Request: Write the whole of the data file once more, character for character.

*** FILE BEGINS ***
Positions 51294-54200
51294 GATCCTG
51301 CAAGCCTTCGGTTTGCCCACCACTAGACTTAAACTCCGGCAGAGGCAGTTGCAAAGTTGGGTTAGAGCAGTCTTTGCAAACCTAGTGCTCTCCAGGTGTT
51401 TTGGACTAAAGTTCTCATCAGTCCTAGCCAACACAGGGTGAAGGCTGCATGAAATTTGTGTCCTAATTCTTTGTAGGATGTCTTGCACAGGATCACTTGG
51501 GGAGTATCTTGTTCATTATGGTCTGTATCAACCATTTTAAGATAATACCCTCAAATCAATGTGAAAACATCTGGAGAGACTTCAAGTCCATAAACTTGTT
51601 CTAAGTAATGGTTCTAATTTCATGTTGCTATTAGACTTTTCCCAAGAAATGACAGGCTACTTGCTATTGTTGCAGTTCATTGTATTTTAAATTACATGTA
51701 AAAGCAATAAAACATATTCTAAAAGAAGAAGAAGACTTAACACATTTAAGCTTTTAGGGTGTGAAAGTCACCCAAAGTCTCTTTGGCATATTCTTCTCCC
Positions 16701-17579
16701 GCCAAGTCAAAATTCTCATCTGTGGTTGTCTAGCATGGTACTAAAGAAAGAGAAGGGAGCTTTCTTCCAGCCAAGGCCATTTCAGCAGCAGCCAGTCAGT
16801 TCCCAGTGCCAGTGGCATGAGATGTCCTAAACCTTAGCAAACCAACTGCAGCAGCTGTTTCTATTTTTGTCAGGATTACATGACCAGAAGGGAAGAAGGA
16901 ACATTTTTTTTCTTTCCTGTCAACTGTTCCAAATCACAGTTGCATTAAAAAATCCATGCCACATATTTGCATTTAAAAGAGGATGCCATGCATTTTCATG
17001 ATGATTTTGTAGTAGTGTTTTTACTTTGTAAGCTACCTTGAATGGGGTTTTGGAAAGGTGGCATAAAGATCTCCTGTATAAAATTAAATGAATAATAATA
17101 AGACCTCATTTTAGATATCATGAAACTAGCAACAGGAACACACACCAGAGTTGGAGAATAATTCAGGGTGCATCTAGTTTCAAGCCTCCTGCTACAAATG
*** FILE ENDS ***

Positions 51294-54200
51294 GATCCTG
51301 CAAGCCTTCGGTTTGCCCACCACTAGACTTAAACTCCGGCAGAGGCAGTTGCAAAGTTGGGTTAGAGCAGTCTTTGCAAACCTAGTGCTCTCCAGGTGTT
51401 TTGGACTAAAGTTCTCATCAGTCCTAGCCAACACAGGGTGAAGGCTGCATGAAATTTGTGTCCTAATTCTTTGTAGGATGTCTTGCACAGGATCACTTGG
51501 GGAGTATCTTGTTCATTATGGTCTGTATCAACCATTTTAAGATAATACCCTCAAATCAATGTGAAAACATCTGGAGAGACTTCAAGTCCATAAACTTGTT
51601 CTAAGTAATGGTTCTAATTTCATGTTGCTATTAGACTTTTCCCAAGAAATGACAGGCTACTTGCTATTGTTGCAGTTCATTGTATTTTAAATTACATGTA
51701 AAAGCAATAAAACATATTCTAAAAGAAGAAGAAGACTTAACACATTTAAGCTTTTAGGGTGTGAAAGTCACCCAAAGTCTCTTTGGCATATTCTTCTCCC
Positions 16701-17579
16701 GCCAAGTCAAAATTCTCATCTGTGGTTGTCTAGCATGGTACTAAAGAAAGAGAAGGGAGCTTTCTTCCAGCCAAGGCCATTTCAGCAGCAGCCAGTCAGT
16801 TCCCAGTGCCAGTGGCATGAGATGTCCTAAACCTTAGCAAACCAACTGCAGCAGCTGTTTCTATTTTTGTCAGGATTACATGACCAGAAGGGAAGAAGGA
16901 ACATTTTTTTTCTTTCCTGTCAACTGTTCCAAATCACAGTTGCATTAAAAAATCCATGCCACATATTTGCATTTAAAAGAGGATGCCATGCATTTTCATG
17001 ATGATTTTGTAGTAGTGTTTTTACTTTGTAAGCTACCTTGAATGGGGTTTTGGAAAGGTGGCATAAAGATCTCCTGTATAAAATTAAATGAATAATAATA
17101 AGACCTCATTTTAGATATCATGAAACTAGCAACAGGAACACACACCAGAGTTGGAGAATAATTCAGGGTGCATCTAGTTTCAAGCCTCCTGCTACAAATG